18th July 2014 Tour de Lungs

As a result of Le Grand Depart in Yorkshire, and the millions who cheered at the roadside, the Tour de France has received much media attention.  One of the factors that cyclists who participate in the Tour have in common is that they have a huge lung capacity.

What are lungs and what do they do? The medical text, Gray’s Anatomy, states "The lungs are the essential organs of respiration; they are two in number, placed one in each of the lateral cavities of the chest, separated from each other by the heart and contents of the mediastinum…" In other words, lungs are the organ that enable one to breathe.

They transfer oxygen from the atmosphere to the bloodstream and also they get rid of carbon dioxide from the bloodstream into the atmosphere. Lungs work like bellows sucking in and blowing out air. It is important for racing cyclists to have a huge lung capacity because the more air that they can inhale and exhale when racing, the greater the amount of oxygen that can be absorbed into the blood stream. More oxygen leads to more oxygenated blood, which means more red blood cells. More red blood cells result in a better aerobic performance. Miguel Indurain, who won 5 successive Tours had lungs so big that they displaced his stomach. His lung capacity was 8 litres – 30% larger than the average man.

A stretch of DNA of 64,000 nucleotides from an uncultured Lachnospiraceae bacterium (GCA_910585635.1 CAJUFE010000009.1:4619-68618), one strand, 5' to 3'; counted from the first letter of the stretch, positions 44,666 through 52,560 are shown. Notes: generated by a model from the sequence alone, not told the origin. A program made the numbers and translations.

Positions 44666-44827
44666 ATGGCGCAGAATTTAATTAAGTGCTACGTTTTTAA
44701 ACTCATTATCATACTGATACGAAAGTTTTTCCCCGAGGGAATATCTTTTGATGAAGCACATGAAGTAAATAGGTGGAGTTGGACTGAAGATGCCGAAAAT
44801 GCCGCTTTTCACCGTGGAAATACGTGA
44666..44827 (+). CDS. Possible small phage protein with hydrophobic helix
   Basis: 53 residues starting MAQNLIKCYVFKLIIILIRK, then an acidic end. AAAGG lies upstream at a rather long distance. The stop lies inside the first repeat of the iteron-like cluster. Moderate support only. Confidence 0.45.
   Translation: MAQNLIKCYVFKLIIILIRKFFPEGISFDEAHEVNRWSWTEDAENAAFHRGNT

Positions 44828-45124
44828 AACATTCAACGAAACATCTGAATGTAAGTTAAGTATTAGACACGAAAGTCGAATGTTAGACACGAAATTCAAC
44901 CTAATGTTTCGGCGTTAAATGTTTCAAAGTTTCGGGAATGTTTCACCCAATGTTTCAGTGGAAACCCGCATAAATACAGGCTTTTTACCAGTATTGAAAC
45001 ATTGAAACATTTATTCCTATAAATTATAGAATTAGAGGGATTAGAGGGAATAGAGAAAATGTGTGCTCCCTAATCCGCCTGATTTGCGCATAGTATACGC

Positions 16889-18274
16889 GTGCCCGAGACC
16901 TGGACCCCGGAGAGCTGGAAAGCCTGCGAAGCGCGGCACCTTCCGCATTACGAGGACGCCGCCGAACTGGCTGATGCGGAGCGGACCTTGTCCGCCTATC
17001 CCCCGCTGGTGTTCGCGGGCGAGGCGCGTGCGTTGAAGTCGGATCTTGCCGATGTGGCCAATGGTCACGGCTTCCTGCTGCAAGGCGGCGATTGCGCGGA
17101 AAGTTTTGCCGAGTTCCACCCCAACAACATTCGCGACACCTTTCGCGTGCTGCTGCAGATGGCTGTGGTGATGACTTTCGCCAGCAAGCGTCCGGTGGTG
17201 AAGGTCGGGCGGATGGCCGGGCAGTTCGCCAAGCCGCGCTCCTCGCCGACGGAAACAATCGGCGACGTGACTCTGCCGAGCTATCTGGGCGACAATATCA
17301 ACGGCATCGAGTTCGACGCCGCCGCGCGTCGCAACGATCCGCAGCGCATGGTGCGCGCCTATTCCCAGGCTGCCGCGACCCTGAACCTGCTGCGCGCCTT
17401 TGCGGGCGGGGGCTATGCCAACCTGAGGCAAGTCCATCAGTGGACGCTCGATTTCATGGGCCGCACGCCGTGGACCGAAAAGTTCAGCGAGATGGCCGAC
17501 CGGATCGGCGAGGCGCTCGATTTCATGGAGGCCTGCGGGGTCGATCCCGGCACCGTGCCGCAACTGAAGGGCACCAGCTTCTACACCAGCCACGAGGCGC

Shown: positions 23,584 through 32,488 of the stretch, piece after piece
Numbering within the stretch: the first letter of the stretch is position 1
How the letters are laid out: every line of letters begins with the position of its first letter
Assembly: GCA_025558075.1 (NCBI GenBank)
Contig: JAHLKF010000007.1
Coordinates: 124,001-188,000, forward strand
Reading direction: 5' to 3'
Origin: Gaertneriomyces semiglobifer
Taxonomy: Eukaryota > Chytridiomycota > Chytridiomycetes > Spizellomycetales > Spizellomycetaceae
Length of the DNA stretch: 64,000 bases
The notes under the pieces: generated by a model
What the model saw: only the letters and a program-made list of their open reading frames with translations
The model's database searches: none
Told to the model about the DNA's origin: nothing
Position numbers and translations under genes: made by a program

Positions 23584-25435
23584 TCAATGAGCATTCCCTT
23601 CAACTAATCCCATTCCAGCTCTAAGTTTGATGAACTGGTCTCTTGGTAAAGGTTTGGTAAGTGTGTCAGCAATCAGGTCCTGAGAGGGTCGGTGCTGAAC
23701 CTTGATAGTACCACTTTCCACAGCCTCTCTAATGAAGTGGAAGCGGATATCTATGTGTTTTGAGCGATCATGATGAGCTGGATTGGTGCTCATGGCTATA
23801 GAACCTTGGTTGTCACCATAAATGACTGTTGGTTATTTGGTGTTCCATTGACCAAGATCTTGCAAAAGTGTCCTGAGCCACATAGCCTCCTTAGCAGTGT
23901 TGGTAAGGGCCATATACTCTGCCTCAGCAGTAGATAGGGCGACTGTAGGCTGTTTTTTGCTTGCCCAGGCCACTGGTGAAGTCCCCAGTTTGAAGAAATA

Lung performance is also assessed by a measure called Vo2 max or aerobic capacity. This is a measure of how much oxygen the body uses when exercising at it’s maximum for an extended period. Inevitably cyclists in the Tour have high Vo2 max levels.  Indurain’s  Vo2 max levels were 88 ml/kg/min – which is almost double that to an average man.

Most of us would dream of having the lung capacity or Vo2 max of a cyclist. Indeed, many would dream of having an average person’s lung capacity or Vo2 max.

Moving from one extreme to another, from elite racing cyclists to people who have had their lungs damaged by their working environment. I have had clients who have suffered from conditions which have affected the lungs such as asbestosis or asthma. In some tragic cases this has resulted in death or has had a significant effect upon the client and their family’s day-to-day life. For example, when the client has needed oxygen at home to help them breathe or they have been unable to do what were once simple day-to-day tasks. In other cases significant, but less severe, injuries to the lungs have been caused. Sometimes,  the conditions affecting the lungs have been related to exposures at work of substances such as asbestos, colophony, wood dust, flour dust, isocyanates, pollutants and agricultural dusts. If you have been exposed to substances such as these and have been diagnosed with a lung related condition then please feel free to contact me.


Peter Lyons, Solicitor, Head of Industrial Disease, Industrial Disease Department

Peter joined Woodward Solicitors in September 2013. For Peter's professional profile please see - here






Henry Gray FRS "Gray’s Anatomy" (©1991 "The Promotional Reprint Company Limited")